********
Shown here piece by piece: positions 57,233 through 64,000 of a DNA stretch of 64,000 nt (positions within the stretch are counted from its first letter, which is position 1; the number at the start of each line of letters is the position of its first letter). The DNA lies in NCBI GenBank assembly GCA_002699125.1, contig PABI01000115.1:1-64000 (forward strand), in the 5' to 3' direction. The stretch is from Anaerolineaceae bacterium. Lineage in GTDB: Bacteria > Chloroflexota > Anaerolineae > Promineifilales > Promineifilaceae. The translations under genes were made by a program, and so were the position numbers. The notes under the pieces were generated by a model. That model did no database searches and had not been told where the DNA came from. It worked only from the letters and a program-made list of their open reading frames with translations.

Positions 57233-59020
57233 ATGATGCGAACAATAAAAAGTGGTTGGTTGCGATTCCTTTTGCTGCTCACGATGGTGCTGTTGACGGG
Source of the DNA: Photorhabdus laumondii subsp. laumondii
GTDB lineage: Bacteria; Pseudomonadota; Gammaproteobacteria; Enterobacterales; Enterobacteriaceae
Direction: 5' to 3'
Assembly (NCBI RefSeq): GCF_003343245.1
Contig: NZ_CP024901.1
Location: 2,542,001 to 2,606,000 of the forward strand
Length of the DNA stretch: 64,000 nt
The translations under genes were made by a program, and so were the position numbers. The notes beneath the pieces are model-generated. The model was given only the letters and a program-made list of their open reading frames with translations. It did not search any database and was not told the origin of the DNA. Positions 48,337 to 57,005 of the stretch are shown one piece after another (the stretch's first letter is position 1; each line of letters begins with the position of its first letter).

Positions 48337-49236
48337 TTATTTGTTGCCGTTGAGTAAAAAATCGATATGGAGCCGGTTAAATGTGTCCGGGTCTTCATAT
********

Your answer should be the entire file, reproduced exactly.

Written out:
Shown here piece by piece: positions 57,233 through 64,000 of a DNA stretch of 64,000 nt (positions within the stretch are counted from its first letter, which is position 1; the number at the start of each line of letters is the position of its first letter). The DNA lies in NCBI GenBank assembly GCA_002699125.1, contig PABI01000115.1:1-64000 (forward strand), in the 5' to 3' direction. The stretch is from Anaerolineaceae bacterium. Lineage in GTDB: Bacteria > Chloroflexota > Anaerolineae > Promineifilales > Promineifilaceae. The translations under genes were made by a program, and so were the position numbers. The notes under the pieces were generated by a model. That model did no database searches and had not been told where the DNA came from. It worked only from the letters and a program-made list of their open reading frames with translations.

Positions 57233-59020
57233 ATGATGCGAACAATAAAAAGTGGTTGGTTGCGATTCCTTTTGCTGCTCACGATGGTGCTGTTGACGGG
Source of the DNA: Photorhabdus laumondii subsp. laumondii
GTDB lineage: Bacteria; Pseudomonadota; Gammaproteobacteria; Enterobacterales; Enterobacteriaceae
Direction: 5' to 3'
Assembly (NCBI RefSeq): GCF_003343245.1
Contig: NZ_CP024901.1
Location: 2,542,001 to 2,606,000 of the forward strand
Length of the DNA stretch: 64,000 nt
The translations under genes were made by a program, and so were the position numbers. The notes beneath the pieces are model-generated. The model was given only the letters and a program-made list of their open reading frames with translations. It did not search any database and was not told the origin of the DNA. Positions 48,337 to 57,005 of the stretch are shown one piece after another (the stretch's first letter is position 1; each line of letters begins with the position of its first letter).

Positions 48337-49236
48337 TTATTTGTTGCCGTTGAGTAAAAAATCGATATGGAGCCGGTTAAATGTGTCCGGGTCTTCATAT